Don’t be fooled by the title and cover design of How to Do Good and Avoid Evil, which conspire to make it look like a run-of-the-mill spirituality or self-help book. The first clue that it is something much more substantial, and provocative, than that is the names of the authors. It is not surprising that a rabbi would be one of them—the subtitle of the book, after all, is “A Global Ethic from the Sources of Judaism.” But Walter Homolka is not just any rabbi—he is the head of Abraham Geiger College, which in 1999 became the first Jewish seminary to open in Germany since the Holocaust. And his co-author is Hans Küng, who is possibly the foremost, and certainly the most controversial, Roman Catholic theologian alive today.
Küng, a Swiss German priest who is now in his 80s, was once a colleague of Joseph Ratzinger on the faculty of a Catholic university in Germany. But while Ratzinger was a doctrinal arch-conservative, and rose to become Pope Benedict XVI, Küng was an outspoken liberal who served as adviser to the reformist Second Vatican Council. Eventually, Küng’s criticism of the doctrine of Papal infallibility led the Vatican to strip him of his license to teach—which did not stop him from making vocal criticisms of Pope John Paul II, and becoming an important advocate for ecumenical dialogue.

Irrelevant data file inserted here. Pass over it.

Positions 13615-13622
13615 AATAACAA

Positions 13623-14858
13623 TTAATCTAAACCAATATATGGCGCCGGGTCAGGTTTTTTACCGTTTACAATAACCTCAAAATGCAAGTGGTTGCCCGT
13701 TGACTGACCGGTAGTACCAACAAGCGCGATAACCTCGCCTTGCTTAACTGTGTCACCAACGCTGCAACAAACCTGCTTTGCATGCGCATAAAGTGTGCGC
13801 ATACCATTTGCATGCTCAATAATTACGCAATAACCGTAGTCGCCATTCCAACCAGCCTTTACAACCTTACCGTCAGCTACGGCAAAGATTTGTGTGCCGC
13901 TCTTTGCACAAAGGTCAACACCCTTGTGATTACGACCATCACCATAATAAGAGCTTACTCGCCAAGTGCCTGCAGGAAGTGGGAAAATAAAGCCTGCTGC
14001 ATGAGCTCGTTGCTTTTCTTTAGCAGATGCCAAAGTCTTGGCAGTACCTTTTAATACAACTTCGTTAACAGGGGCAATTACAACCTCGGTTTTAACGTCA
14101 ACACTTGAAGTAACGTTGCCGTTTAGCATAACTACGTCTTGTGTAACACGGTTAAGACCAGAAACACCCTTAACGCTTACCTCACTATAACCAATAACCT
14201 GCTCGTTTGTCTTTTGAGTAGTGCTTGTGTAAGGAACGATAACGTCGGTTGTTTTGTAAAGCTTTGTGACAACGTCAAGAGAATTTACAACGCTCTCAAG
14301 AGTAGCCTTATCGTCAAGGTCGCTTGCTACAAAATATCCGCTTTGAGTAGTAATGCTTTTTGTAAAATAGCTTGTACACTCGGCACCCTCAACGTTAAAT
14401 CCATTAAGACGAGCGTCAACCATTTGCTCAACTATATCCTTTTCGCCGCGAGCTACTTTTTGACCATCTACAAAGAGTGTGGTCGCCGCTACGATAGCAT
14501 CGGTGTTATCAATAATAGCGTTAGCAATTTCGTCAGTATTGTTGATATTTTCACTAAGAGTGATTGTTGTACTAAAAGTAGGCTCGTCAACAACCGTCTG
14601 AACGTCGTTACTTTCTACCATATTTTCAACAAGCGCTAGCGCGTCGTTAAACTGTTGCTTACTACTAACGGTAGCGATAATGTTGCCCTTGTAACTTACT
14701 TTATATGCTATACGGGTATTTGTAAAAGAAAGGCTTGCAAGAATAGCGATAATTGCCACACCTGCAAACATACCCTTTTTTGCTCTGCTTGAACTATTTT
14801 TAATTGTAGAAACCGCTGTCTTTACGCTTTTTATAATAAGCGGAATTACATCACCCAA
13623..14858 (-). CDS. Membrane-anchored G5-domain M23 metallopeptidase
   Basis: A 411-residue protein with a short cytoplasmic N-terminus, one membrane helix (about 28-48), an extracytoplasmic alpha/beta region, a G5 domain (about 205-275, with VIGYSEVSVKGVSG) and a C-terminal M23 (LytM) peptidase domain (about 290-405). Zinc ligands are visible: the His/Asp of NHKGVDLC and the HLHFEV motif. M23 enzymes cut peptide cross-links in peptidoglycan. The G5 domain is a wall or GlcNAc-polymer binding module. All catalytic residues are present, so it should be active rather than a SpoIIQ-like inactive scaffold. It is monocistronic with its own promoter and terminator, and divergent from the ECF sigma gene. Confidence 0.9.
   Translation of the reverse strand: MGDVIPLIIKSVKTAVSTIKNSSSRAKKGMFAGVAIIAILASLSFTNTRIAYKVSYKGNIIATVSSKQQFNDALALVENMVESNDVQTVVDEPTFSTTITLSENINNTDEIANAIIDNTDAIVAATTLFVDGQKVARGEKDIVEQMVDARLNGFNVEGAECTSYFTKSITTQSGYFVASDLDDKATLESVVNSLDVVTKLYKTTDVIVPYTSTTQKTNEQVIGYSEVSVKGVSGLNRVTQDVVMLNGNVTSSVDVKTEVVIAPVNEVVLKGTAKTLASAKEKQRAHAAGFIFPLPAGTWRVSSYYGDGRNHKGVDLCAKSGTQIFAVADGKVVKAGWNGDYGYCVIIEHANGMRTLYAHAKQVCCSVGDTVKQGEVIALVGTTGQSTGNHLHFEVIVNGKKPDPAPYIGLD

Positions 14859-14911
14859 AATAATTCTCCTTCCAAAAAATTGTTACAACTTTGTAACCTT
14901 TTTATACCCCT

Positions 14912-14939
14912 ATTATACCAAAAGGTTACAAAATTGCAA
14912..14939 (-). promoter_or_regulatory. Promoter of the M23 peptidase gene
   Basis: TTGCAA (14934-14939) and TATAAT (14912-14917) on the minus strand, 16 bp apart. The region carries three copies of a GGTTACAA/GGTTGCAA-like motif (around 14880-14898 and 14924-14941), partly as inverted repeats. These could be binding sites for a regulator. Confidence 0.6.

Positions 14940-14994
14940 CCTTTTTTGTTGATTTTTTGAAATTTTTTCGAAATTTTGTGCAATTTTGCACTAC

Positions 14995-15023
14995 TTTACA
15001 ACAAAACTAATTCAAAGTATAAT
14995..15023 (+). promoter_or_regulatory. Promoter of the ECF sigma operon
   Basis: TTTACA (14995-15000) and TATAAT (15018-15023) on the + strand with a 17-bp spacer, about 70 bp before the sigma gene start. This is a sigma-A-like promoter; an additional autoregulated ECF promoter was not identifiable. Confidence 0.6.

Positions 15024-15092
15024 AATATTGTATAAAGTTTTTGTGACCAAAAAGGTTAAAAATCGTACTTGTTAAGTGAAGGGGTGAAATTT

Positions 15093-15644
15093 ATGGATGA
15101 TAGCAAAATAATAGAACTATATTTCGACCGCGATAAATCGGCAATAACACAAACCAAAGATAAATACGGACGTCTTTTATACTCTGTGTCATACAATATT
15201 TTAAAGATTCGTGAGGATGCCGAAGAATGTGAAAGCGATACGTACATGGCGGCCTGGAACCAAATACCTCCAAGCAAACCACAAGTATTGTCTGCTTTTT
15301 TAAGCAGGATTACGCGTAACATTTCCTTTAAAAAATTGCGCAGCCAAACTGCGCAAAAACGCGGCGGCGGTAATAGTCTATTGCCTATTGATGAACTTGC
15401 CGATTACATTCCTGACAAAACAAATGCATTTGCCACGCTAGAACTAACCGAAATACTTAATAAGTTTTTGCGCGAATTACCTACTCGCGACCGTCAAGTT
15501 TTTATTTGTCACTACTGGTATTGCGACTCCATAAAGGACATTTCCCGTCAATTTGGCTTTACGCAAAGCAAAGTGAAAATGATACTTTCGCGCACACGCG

How to Do Good and Avoid Evil is, in fact, the fruit of one of Küng’s major ecumenical projects, the “Declaration toward a Global Ethic” produced by the Parliament of the World’s Religions, a conference held in Chicago in 1993. Küng drafted the declaration, which lays out four “irrevocable directives,” ethical principles upon which people of all religions can supposedly agree. They are “Commitment to a Culture of Nonviolence and Respect for Life”; “Commitment to a Culture of Solidarity and a Just Economic Order”; “Commitment to a Culture of Tolerance and a Life in Truthfulness”; and “Commitment to a Culture of Equal Rights and a Partnership between Men and Women.”